Anti-oilsands posters calling Canada a “dirty old man” have hit the streets of Washington, D.C., the latest salvo in an ongoing public relations war over the oilsands.
“Do not talk about climate change,” reads one poster featuring an image of Parliament Hill. “It’s against government policy.”
Another poster features a quote, “Canada is the dirty old man,” reportedly citing an article from The Guardian arguing Canada has a poor environmental track record.
The posters — which have also appeared in Ottawa and Halifax — are the work of Canadian artist Franke James, who published a book earlier this year alleging that the federal government cut her funding for a European tour because of her anti-oilsands opinions.
According to OhNoCanada.com, the website which the posters advertise, “James’ 20-city European art show was cancelled as a direct result of behind-the-scenes government interference by high-level bureaucrats, including the Deputy Director of Climate Change, Jeremy Wallace, a Canadian Ambassador, Scott Heatherington, and a Senior Trade Commissioner in Berlin, Thomas Marr."
“As a Canadian citizen, to know that the government is interfering in private business is really shocking. It’s undemocratic,” said James, as quoted by the Toronto Star. “If art has to agree with government policy, then art is government propaganda.”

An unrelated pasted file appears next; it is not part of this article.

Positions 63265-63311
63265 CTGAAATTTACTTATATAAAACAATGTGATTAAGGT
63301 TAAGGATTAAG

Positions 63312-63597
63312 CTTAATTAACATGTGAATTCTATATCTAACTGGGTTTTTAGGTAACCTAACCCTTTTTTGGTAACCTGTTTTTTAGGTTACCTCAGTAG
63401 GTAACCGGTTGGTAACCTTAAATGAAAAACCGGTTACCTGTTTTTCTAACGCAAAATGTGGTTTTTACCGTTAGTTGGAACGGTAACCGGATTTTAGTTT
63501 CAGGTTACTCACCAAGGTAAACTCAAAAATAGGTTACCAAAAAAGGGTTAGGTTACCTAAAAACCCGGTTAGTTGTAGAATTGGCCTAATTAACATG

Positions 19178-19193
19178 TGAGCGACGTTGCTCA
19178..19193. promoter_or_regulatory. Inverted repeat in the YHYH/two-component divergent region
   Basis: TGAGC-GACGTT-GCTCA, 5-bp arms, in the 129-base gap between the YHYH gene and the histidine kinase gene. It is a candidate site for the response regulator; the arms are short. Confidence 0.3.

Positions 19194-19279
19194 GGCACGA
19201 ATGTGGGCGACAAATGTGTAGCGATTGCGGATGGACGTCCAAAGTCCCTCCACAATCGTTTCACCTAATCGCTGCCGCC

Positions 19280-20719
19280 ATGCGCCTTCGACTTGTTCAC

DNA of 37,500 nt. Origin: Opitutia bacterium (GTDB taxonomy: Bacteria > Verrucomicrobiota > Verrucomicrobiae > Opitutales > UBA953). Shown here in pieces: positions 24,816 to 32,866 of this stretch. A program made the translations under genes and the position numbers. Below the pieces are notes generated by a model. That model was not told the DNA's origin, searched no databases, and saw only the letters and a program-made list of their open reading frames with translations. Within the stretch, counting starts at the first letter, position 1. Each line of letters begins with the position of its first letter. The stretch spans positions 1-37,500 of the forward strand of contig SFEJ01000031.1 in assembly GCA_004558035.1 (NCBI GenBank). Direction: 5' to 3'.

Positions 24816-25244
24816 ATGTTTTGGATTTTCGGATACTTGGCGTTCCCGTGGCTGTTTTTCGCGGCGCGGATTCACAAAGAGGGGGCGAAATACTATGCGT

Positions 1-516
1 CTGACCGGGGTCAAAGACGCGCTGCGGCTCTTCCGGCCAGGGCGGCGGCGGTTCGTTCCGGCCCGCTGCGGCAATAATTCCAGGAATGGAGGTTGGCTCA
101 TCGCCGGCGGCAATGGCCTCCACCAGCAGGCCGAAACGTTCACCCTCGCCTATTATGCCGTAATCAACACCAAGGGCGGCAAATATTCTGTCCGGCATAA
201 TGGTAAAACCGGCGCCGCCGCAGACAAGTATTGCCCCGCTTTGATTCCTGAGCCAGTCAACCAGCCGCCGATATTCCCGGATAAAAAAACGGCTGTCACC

Well, it appears James has gotten her revenge.
OhNoCanada.com is registered to The James Gang, a Toronto content development company run by James and her husband, William James, Canada.com reports.
The site says three posters have appeared at bus stops on Constitution Avenue and Pennsylvania Avenue in Washington, and three more posters are still to come. It describes the campaign as a “five-figure ad buy.”
Canadian pro- and anti-Keystone XL pipeline advocates have recently been taking their fight to the U.S. Prime Minister Stephen Harper recently told a New York business audience Canada "won't take no for an answer" on the pipeline. The final decision on the pipeline appears to have been pushed off to 2014.
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